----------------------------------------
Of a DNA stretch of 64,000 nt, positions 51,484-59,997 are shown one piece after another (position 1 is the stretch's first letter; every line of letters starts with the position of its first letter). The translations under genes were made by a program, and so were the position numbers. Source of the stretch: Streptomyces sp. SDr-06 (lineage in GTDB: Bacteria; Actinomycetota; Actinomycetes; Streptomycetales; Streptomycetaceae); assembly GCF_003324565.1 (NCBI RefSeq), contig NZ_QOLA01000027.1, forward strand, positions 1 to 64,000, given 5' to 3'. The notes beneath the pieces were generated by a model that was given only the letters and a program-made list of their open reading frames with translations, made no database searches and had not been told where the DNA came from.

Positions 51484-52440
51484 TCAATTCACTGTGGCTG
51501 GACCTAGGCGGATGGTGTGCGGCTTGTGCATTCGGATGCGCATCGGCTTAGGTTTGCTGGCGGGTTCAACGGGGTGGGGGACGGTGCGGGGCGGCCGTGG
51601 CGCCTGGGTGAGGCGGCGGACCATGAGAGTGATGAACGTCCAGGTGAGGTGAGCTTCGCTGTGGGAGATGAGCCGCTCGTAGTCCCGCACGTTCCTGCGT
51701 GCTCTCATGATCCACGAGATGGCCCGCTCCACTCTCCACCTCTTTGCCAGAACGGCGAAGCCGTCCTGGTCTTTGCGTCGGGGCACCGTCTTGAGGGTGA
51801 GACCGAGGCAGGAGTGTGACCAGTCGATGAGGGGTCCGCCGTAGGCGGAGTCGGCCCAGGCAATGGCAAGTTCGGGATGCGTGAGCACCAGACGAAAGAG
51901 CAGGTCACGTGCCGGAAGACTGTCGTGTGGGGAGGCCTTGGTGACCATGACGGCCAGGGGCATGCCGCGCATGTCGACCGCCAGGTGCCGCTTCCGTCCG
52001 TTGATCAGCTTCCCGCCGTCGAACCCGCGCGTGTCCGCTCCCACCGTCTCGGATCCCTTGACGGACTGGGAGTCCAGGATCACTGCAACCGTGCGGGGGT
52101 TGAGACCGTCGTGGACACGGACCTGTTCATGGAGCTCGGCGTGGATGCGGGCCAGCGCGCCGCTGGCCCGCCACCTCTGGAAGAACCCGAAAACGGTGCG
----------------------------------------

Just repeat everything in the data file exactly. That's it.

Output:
Of a DNA stretch of 64,000 nt, positions 51,484-59,997 are shown one piece after another (position 1 is the stretch's first letter; every line of letters starts with the position of its first letter). The translations under genes were made by a program, and so were the position numbers. Source of the stretch: Streptomyces sp. SDr-06 (lineage in GTDB: Bacteria; Actinomycetota; Actinomycetes; Streptomycetales; Streptomycetaceae); assembly GCF_003324565.1 (NCBI RefSeq), contig NZ_QOLA01000027.1, forward strand, positions 1 to 64,000, given 5' to 3'. The notes beneath the pieces were generated by a model that was given only the letters and a program-made list of their open reading frames with translations, made no database searches and had not been told where the DNA came from.

Positions 51484-52440
51484 TCAATTCACTGTGGCTG
51501 GACCTAGGCGGATGGTGTGCGGCTTGTGCATTCGGATGCGCATCGGCTTAGGTTTGCTGGCGGGTTCAACGGGGTGGGGGACGGTGCGGGGCGGCCGTGG
51601 CGCCTGGGTGAGGCGGCGGACCATGAGAGTGATGAACGTCCAGGTGAGGTGAGCTTCGCTGTGGGAGATGAGCCGCTCGTAGTCCCGCACGTTCCTGCGT
51701 GCTCTCATGATCCACGAGATGGCCCGCTCCACTCTCCACCTCTTTGCCAGAACGGCGAAGCCGTCCTGGTCTTTGCGTCGGGGCACCGTCTTGAGGGTGA
51801 GACCGAGGCAGGAGTGTGACCAGTCGATGAGGGGTCCGCCGTAGGCGGAGTCGGCCCAGGCAATGGCAAGTTCGGGATGCGTGAGCACCAGACGAAAGAG
51901 CAGGTCACGTGCCGGAAGACTGTCGTGTGGGGAGGCCTTGGTGACCATGACGGCCAGGGGCATGCCGCGCATGTCGACCGCCAGGTGCCGCTTCCGTCCG
52001 TTGATCAGCTTCCCGCCGTCGAACCCGCGCGTGTCCGCTCCCACCGTCTCGGATCCCTTGACGGACTGGGAGTCCAGGATCACTGCAACCGTGCGGGGGT
52101 TGAGACCGTCGTGGACACGGACCTGTTCATGGAGCTCGGCGTGGATGCGGGCCAGCGCGCCGCTGGCCCGCCACCTCTGGAAGAACCCGAAAACGGTGCG